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Energy bosses to receive £110m reward after First Utility is bought by oil giant Shell for an estimated £240m

The three founders of an energy provider which set out to challenge the major firms are set for a stocking filler of more than £110 million this Christmas after a takeover by oil giant Shell.

First Utility was set up by entrepreneurs Darren Braham, 51, along with Mark Daeche and Marcus Citron, both 54, in 2008. The firm is now supplying gas, electricity and broadband to more than 825,000 homes.

The price paid by Anglo-Dutch Shell was not disclosed, but sources close to the deal told The Mail on Sunday it was about £240 million.

Daeche, who separated from his model wife Amanda Cronin earlier this year, is understood to own about 20 per cent of the company. Citron has a similar stake and the pair are set to receive about £48 million each.

Finance chief Braham is thought to own seven per cent and is in line for about £17 million.

The rest of the company is owned by about 80 other investors – mainly friends and family of the owners.

The founders and investors had previously been hoping for an even larger bonanza, however.

First Utility had previously been mulling a float on the London Stock Exchange. The idea was first mooted in 2014 when there had been hopes of a valuation of up to £500 million.

One investor told The Mail on Sunday the company’s value had been hit in recent years by mild weather and by new rivals entering the market.

Daeche, who previously worked for telecoms company Xitech and Fox Software International, was chief executive of First Utility until 2012 when he became a non-executive director. The Coventry-based company made a £9.6 million pre-tax loss in 2016 – down from a profit of £3.1 million – due to increased competition.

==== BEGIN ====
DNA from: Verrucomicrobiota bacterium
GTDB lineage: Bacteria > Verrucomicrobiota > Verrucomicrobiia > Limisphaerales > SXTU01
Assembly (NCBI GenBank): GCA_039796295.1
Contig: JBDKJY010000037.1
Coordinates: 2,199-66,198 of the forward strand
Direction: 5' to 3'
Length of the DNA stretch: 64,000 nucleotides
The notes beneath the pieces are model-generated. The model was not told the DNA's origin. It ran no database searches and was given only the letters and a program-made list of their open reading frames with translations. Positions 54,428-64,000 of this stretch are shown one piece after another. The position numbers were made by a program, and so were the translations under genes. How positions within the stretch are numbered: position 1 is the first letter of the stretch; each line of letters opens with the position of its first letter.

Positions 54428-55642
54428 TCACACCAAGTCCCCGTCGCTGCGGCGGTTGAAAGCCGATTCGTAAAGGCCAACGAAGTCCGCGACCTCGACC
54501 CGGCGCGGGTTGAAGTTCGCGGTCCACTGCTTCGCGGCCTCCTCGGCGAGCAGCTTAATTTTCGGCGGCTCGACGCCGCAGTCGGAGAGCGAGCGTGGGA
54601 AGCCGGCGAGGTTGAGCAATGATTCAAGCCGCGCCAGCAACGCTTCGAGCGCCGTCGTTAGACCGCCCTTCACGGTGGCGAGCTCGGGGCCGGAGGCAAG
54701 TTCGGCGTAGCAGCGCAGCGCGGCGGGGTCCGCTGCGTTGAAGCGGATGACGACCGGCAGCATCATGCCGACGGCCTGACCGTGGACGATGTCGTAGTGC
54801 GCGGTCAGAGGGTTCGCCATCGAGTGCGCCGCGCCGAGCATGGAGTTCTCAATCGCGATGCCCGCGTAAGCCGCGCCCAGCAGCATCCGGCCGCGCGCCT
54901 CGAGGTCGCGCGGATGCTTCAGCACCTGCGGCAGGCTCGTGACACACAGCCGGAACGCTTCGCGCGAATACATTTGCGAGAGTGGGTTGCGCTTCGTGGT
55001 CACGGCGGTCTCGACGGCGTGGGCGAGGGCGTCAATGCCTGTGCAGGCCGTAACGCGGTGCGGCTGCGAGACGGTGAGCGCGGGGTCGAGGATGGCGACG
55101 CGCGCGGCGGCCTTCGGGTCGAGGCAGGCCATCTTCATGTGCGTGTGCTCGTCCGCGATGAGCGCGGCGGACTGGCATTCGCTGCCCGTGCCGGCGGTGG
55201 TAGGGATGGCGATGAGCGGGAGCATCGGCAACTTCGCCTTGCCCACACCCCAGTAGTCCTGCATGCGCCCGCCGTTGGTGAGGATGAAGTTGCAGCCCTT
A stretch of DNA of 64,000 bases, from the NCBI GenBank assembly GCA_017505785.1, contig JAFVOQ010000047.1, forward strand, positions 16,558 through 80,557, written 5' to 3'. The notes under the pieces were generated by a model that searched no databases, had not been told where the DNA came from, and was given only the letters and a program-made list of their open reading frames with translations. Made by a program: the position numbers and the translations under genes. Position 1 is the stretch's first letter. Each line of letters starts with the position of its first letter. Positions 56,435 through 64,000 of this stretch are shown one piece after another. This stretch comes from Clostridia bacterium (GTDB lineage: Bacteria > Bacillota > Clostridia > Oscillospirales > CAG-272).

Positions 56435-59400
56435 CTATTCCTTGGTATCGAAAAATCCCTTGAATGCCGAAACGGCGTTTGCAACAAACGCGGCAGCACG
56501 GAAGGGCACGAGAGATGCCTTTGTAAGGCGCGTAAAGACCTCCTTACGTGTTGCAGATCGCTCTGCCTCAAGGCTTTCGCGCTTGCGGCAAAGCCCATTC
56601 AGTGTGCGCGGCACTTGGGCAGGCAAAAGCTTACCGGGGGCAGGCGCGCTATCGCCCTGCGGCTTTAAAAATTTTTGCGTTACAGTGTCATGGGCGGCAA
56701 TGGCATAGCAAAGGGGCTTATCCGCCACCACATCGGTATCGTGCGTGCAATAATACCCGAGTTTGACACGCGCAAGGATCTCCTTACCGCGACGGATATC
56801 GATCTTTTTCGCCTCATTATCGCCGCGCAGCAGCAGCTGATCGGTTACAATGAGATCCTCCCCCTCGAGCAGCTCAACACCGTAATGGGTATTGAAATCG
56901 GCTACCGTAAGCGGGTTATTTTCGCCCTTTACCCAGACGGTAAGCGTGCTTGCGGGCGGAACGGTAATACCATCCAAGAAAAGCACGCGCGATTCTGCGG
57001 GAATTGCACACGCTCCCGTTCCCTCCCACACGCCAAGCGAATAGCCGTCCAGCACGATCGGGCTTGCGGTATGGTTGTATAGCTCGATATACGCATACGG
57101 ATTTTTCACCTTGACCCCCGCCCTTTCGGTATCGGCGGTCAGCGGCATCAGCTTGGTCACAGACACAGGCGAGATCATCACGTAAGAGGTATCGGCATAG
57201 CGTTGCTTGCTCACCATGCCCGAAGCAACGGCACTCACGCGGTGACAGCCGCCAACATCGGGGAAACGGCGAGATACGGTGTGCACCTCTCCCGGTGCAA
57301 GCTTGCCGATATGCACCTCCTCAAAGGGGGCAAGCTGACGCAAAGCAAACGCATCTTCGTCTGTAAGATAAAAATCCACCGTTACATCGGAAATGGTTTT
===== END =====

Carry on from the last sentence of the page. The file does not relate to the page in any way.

First Utility has a three per cent share of the residential market. It is the largest challenger to the Big Six energy providers – British Gas, EDF Energy, Npower, E.ON, ScottishPower and SSE.

The deal, which is expected to complete early next year, marks a major foray by Shell into the UK retail energy market. It has worked with First Utility for a number of years as a ‘strategic trading partner’.

In 2015, First Utility agreed a deal to supply the German energy market under the Shell brand. The challenge from Shell piles pressure on the Big Six, which have had a tough year. British Gas owner Centrica’s share price fell 40 per cent this year – more than any other FTSE 100 company. In September, a record 160,000 customers switched to smaller rivals.

Last month, SSE, the second largest energy supplier, agreed a merger with Npower.

Ben Wilson of GoCompare Energy said: ‘Hopefully next year will see households benefit from more competition driving down prices and improving service.’

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